AT&T's Palmer on Minding the Skills Gap

In light of virtualization and rapid technological changes in telecom, AT&T launched Workforce 2020 to reskill employees.

Kelsey Ziser, Senior Editor

October 6, 2016

7 Min Read
AT&T's Palmer on Minding the Skills Gap

As service providers navigate the transition to virtualized networks, the need to reskill employees is critical both to business operations and employees' ability to keep pace with rapidly changing technology. In response to this unprecedented need to upskill the workforce, AT&T launched the Workforce 2020 training program in 2014 to bolster skillsets within the organization.

Light Reading's Upskill U caught up with John Palmer, senior vice president & chief learning officer for AT&T, via email to hear more about how and why AT&T Inc. (NYSE: T) has prioritized reskilling from within the organization, versus pursuing new talent to fill the skills gap. Palmer currently oversees AT&T University along with Talent Acquisition, and previously held positions with AT&T as vice president of AT&T University operations training, and as the VP of investor relations.

Light Reading's own response to the growing need to reskill the telecommunications workforce launched in April in the form of Upskill U -- a joint online training program delivered by Light Reading in association with Cisco. Upskill U now has over 6,000 registered students consisting primarily of Tier 1 and Tier 2 service providers. (See Upskill U Curriculum Calendar)

Figure 1: John Palmer, senior VP & chief learning officer for AT&T, oversees AT&T University along with Talent Acquisition. John Palmer, senior VP & chief learning officer for AT&T,
oversees AT&T University along with Talent Acquisition.

In this Q&A, Palmer explains the impetus behind launching Workforce 2020, the opportunities this program provides to employees, and how the industry at large can usher in training programs and continuing education to fill the skills gap. (See also AT&T Boosts Training for New IP World.)

Kelsey Ziser: The telecom industry is facing a paradigm shift in the face of transformation technology like virtualization and SDN which has resulted in an unprecedented need to re-skill employees. Why did AT&T choose to provide training opportunities to employees rather than pursuing new hires?

John Palmer: Today, we're working to virtualize 75% of our network by 2020. To get there, it's critical that we transform our workforce as the company changes. [There are] two key reasons why we chose the path we did:

First, we've long been a company that places a priority on providing the training and development needed for our employees to work and compete in this rapidly changing industry. We're recognized as being among the best in the country at doing that, and investing in training is nothing new for us.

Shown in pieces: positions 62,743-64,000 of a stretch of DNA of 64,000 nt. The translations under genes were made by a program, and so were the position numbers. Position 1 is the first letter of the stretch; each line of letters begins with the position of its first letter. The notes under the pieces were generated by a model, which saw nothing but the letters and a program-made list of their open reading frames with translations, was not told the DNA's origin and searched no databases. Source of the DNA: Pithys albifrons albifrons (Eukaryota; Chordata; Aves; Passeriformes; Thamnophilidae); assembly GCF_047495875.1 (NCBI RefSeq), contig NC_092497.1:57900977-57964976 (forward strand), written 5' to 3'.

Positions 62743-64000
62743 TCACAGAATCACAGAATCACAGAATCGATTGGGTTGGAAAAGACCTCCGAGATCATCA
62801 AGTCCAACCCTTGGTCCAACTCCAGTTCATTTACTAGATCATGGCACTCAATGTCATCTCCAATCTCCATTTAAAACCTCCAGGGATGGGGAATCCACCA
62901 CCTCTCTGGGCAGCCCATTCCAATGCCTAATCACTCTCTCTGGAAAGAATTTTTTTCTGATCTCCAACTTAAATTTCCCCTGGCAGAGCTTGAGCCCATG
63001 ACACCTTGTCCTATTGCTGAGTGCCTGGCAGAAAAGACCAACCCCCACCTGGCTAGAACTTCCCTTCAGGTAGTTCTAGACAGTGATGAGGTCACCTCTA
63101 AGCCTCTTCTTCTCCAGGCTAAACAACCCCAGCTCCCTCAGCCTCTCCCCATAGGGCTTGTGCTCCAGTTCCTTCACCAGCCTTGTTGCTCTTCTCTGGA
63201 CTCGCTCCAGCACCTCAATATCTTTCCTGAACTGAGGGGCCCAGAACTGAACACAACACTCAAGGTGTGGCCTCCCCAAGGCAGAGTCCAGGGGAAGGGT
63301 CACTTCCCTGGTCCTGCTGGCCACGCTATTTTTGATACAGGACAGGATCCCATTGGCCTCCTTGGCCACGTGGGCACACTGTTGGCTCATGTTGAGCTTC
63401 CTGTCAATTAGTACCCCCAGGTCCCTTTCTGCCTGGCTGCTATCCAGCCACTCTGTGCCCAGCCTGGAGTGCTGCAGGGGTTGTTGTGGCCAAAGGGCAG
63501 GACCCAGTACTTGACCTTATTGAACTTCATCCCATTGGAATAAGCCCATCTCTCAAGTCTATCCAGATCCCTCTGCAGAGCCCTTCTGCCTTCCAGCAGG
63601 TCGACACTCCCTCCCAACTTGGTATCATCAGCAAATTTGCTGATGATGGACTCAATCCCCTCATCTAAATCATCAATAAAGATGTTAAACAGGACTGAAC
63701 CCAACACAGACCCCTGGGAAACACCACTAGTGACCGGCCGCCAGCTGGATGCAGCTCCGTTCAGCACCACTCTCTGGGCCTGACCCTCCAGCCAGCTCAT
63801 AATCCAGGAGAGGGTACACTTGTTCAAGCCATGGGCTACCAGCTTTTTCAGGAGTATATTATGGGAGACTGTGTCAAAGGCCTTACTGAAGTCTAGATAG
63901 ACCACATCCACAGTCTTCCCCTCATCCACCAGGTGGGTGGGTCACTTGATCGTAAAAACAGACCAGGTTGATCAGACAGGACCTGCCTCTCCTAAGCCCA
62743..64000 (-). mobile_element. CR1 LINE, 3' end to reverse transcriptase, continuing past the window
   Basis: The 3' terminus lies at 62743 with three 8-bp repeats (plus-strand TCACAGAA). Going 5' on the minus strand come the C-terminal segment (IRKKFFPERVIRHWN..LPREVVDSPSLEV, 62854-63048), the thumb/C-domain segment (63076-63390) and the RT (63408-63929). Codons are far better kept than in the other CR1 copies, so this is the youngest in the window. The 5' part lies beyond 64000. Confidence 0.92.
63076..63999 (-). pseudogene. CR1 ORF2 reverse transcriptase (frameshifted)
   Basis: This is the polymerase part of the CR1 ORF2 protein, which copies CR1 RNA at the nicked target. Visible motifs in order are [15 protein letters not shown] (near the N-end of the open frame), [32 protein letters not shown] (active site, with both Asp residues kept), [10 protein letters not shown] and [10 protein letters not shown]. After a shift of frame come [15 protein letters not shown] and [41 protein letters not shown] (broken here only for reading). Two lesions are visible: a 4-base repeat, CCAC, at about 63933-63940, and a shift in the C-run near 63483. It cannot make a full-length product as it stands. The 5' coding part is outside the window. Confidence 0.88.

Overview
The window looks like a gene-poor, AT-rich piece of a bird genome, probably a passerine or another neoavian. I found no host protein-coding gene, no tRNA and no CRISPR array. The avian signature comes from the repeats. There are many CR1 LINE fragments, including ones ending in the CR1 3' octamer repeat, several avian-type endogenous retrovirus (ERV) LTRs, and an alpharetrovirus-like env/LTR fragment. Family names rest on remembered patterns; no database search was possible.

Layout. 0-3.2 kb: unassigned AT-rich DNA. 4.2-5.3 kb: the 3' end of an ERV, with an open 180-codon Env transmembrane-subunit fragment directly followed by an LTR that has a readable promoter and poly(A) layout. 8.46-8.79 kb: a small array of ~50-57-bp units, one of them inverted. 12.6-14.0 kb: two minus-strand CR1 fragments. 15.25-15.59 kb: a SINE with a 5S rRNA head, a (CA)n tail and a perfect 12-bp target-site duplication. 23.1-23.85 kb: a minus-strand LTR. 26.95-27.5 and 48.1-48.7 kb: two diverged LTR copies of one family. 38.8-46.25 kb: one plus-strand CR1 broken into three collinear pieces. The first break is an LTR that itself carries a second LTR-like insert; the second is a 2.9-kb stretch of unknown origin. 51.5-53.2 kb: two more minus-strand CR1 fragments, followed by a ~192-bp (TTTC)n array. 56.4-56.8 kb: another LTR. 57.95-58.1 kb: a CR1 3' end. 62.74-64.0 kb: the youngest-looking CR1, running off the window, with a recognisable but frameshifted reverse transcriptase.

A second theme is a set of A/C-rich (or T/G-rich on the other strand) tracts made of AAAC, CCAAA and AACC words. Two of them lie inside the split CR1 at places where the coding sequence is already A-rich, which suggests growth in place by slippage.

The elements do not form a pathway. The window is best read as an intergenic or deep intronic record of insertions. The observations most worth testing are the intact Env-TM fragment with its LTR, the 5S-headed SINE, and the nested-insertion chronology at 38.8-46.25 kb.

And second, even if we wanted to address the need for tech talent solely by hiring new employees, it wouldn't be practical given the shortage of qualified candidates with the STEM skills needed for these jobs. While we actively recruit candidates with the needed tech skills, the supply is limited and the competition for them is fierce.

KZ: What options do employees have to reskill under Workforce 2020?

JP: We provide our employees with a range of options -- both internal and external to AT&T. All are focused on ensuring our employees are aligned with our chairman's vision for the business, that they understand and are prepared for the future of our company, and that they're ready to work and compete in a tech-focused and rapidly changing industry.

We're working with external partners -- like Georgia Tech, Notre Dame, and Udacity -- to help create additional training opportunities leading to certifications in specialized fields. For example [we offer] Nanodegrees -- self-paced, fast-track-technical credentials in areas like mobile development and data analytics, with more programs to come.

[In addition, by] working in partnership with Georgia Tech and Udacity, we helped create the first-ever Online Master of Science in Computer Science (OMS CS) degree. And we collaborated with the University of Notre Dame to announce in August a new online master of science degree with a specialization in data science.

These opportunities are available to anyone, employees and the general public, regardless of their skill level.

KZ: What advice can you share with other companies looking to upskill their workforce?

JP: Transparency and empowerment. It's important to keep your employees informed about the future of your company -- advancements in your business, where you're going, and what they need to do to grow along with you. Make sure your workforce is aligned around leadership's priorities, and knows what it will take for them to get there.